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Join in with the annual bird count next week

Contributor
By Contributor
December 5th, 2011

Birders and nature enthusiasts in Grand Forks will join birders across the western hemisphere to participate in North America’s longest-running wintertime birding tradition, the annual Christmas Bird Count (CBC).

This year, over 2,200 individual counts are scheduled to take place throughout the Americas and beyond from Dec. 14, 2011 to Jan. 5, 2012.For Grand Forks the count will take place on Dec. 17.

“Each CBC volunteer observer is an important contributor, helping to shape the overall direction of bird conservation,” says Dick Cannings, the Bird Studies Canada christmas bird count coordinator. “Bird Studies Canada and our partners at Audubon rely on data from the CBC database to inform a myriad of analyses regarding both bird conservation and climate change.”

During last year’s count, about 61 million birds were tallied in 2215 locations by over 62,000 volunteers, the number of both locations and observers a record level of participation. In Canada, almost 12,000 participants in 394 counts found 3.3 million birds.

The CBC began over a century ago when 27 conservationists in 25 localities, led by scientist and writer Frank Chapman, changed the course of ornithological history. On Christmas Day in 1900, the small group posed an alternative to the “side hunt,” a Christmas day activity in which teams competed to see who could shoot the most birds and small mammals. Instead, Chapman proposed that they identify, count, and record all the birds they saw, founding what is now considered to be the world’s most significant citizen-based conservation effort – and a more than century-old institution.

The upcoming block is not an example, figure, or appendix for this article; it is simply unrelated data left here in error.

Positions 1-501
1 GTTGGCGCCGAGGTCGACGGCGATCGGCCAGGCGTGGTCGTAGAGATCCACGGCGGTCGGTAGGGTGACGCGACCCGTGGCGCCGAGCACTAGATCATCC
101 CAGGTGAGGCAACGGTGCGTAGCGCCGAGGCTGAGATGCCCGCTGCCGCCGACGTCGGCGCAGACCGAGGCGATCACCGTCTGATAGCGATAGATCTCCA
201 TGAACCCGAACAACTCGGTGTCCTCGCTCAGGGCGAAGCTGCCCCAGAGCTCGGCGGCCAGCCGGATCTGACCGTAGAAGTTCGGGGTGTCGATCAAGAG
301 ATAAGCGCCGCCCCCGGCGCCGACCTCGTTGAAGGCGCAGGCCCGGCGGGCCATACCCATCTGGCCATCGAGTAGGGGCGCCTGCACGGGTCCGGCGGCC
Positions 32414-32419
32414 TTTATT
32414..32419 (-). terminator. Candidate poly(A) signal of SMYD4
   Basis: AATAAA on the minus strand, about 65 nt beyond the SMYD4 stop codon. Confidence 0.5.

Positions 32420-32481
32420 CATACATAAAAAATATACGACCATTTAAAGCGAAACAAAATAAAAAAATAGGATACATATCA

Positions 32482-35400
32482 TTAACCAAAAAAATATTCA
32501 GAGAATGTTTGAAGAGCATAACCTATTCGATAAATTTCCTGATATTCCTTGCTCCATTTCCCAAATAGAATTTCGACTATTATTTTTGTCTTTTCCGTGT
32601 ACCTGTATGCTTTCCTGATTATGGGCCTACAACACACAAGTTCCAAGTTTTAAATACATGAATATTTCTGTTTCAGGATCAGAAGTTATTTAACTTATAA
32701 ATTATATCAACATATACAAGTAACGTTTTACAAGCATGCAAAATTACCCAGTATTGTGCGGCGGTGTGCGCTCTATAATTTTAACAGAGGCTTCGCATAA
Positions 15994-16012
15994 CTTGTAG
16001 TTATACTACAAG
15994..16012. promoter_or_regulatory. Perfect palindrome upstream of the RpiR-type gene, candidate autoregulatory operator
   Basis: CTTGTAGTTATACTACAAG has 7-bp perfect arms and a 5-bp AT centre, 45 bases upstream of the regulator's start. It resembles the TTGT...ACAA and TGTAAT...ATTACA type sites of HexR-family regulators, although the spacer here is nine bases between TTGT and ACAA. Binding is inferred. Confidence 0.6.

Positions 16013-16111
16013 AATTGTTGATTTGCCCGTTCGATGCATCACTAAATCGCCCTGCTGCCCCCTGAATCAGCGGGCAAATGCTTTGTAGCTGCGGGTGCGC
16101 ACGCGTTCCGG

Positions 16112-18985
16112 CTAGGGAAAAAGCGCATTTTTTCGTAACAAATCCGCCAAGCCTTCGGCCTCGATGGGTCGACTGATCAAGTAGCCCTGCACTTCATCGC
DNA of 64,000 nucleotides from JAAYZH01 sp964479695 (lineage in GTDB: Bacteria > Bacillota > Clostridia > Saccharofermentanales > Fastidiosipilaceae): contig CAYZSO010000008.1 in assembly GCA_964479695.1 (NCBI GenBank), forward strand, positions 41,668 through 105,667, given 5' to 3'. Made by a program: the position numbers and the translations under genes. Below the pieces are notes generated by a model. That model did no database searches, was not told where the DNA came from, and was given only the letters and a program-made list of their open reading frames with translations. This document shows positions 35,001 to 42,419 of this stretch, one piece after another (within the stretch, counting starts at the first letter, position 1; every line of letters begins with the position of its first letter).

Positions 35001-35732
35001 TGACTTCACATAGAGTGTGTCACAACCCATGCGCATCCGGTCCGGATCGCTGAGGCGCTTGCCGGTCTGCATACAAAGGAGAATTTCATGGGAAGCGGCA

Since Chapman’s retirement in 1934, new generations of observers have performed the modern-day count. Today, over 60,000 volunteers from all 50 states, every Canadian province, parts of Central and South America, Bermuda, the West Indies, and Pacific Islands, count and record every individual bird and bird species seen in a specified area.

The 112th CBC is expected to be larger than ever, expanding its geographical coverage and accumulating information about the winter distributions of various birds. The CBC is vital in monitoring the status of resident and migratory birds across the Western Hemisphere, and the data, which are 100% volunteer generated, have become a crucial part of Canada’s biodiversity monitoring database.

For more information about CBC participation, visit Bird Studies Canada’s website at http://www.bsc-eoc.org/volunteer/cbc and click on the “Find a Count Near You,” link on the right-hand side of the page. If you would like to participate in the Grand Forks CBC please contact the Granby wilderness Society at info@granbywilderness.ca or call Jenny 442-7969 or Eva 442-5334. Visit www.granbywilderness.ca for more information about our local count.

CBC compilers enter their count data via Audubon’s website at www.christmasbirdcount.org where the 112th Count results will be viewable in near real-time. Explore this information for the winter of 2011-2012 or visit a count from the past. See if and how the state of your local birds has changed during the last 25…50…or 100 years.

Bird Studies Canada is recognized nation-wide as a leading and respected,
not-for-profit, conservation organization dedicated to the study and
understanding of wild birds and their habitats. Each year, more than 20,000
volunteers actively participate in BSC research and education activities. 

Categories: General